A panel commissioned to investigate the cause of BHP and Vale’s Samarco mine dam failure have released their findings.
The panel, comprising four geotechnical specialists – Norbert Morgenstern, Steven G. Vick, Bryan D. Watts and Cássio Viotti – was created by Cleary Gottlieb Steen & Hamilton to investigate the tailings dam failure incident which occurred late last year at the Brazilian iron ore mine and claimed 19 lives, flooded rivers and villages in the Minas Gerias and Espirito Santo states, and even reached the Atlantic Ocean.
The report investigated the causes leading up to the event, and how it occurred, as well as other contributory factors.
“In November 2015, BHP Billiton committed to making the findings of this investigation public, and we are determined to learn from this tragedy” Dean Dalla Valle, BHP’s COO said.
“This important technical study will improve our understanding of what happened at Samarco. We have shared these findings so that the sector can learn from the dam failure and develop and implement further standards that can help prevent a similar event like this happening again.”
Off the back of the official report, BHP also carried out its own internal investigation.
“In the wake of this event, we have separately undertaken a comprehensive review of our significant dams, which has confirmed that those dams are stable. We will take a number of actions to further enhance risk management at these facilities,” Dalla Valle said.
“We have looked comprehensively at tailings dam management and benchmarked to global leading practice. We have assessed our portfolio of dams against these global standards and are implementing actions to enhance the management of our dams.”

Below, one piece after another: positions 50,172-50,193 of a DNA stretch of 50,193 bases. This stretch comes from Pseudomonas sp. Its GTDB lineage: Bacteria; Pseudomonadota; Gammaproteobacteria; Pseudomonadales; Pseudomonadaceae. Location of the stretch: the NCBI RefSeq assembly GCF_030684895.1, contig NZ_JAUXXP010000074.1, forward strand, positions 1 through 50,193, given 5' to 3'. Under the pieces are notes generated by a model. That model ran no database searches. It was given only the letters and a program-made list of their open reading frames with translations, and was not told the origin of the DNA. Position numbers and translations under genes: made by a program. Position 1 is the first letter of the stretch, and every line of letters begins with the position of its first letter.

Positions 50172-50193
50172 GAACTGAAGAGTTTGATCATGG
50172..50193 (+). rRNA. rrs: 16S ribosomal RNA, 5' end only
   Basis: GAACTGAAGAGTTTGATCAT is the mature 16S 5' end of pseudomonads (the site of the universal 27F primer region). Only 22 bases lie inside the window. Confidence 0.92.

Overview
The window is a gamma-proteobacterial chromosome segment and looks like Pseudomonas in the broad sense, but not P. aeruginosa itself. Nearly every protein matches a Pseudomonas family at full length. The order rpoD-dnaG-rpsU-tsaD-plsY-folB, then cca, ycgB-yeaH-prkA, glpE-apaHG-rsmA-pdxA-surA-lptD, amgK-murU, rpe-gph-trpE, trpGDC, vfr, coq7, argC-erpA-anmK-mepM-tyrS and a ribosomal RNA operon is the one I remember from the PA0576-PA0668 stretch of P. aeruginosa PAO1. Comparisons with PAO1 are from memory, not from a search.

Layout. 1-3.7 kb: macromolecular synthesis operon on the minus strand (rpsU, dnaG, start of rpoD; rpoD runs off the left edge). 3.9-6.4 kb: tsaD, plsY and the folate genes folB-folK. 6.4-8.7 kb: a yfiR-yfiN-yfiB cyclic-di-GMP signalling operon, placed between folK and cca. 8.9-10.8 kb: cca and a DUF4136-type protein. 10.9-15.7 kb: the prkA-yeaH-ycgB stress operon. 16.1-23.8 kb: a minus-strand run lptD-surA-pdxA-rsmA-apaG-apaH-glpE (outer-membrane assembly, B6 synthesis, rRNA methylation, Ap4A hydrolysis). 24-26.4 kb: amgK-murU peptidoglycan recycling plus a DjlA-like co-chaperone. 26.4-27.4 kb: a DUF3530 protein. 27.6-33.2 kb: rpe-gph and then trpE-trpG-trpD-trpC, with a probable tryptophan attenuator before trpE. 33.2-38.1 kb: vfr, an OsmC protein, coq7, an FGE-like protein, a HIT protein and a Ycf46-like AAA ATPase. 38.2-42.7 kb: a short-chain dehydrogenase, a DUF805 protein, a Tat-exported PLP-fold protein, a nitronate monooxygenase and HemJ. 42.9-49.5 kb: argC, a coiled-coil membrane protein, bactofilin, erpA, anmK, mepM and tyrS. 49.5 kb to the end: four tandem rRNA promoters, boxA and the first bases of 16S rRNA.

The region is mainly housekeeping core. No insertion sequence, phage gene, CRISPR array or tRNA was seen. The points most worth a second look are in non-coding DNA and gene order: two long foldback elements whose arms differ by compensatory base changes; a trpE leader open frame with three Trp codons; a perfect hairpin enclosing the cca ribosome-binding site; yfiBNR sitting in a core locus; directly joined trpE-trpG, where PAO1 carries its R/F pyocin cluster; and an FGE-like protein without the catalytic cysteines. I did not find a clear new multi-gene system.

This action includes creating a “centralised dam management function that will bring additional specialist expertise in-house”, and implementing best practice in dam management – in this case the process for dam safety reviews developed by the Canadian Dam Association – at all of its assets globally.
“Separately, BHP Billiton has contributed to a review initiated by the International Council on Mining and Metals (ICMM) into tailings management that will provide the industry with guidance to better manage the risks associated with tailings facilities,” BHP added.
As part of its wider investigation, BHP has also announced it will review “non-operated minerals joint ventures in our portfolio to identify any opportunities for enhancement, and to assess the optimal structure and approach”.
“As an interim step, BHP Billiton will centralise management of all major non-operated minerals joint ventures in the Minerals Americas operating group,” the miner said.
“In addition, we will enhance the application of risk management processes and establish a new BHP Billiton global standard for non-operated minerals joint ventures.”
Since the initial incident, the two joint venture partners BHP and Vale have faced a swathe of lawsuits – both criminal and civil – claiming property and environmental damage.
To date the Samarco joint venture has reached settlement with the Brazilian government for a minimum of $US1.7 billion over six years, although it reportedly still faces separate civil proceedings seeking compensation for social, environmental, and economic damages totalling $58 billion brought against it by Brazil’s government.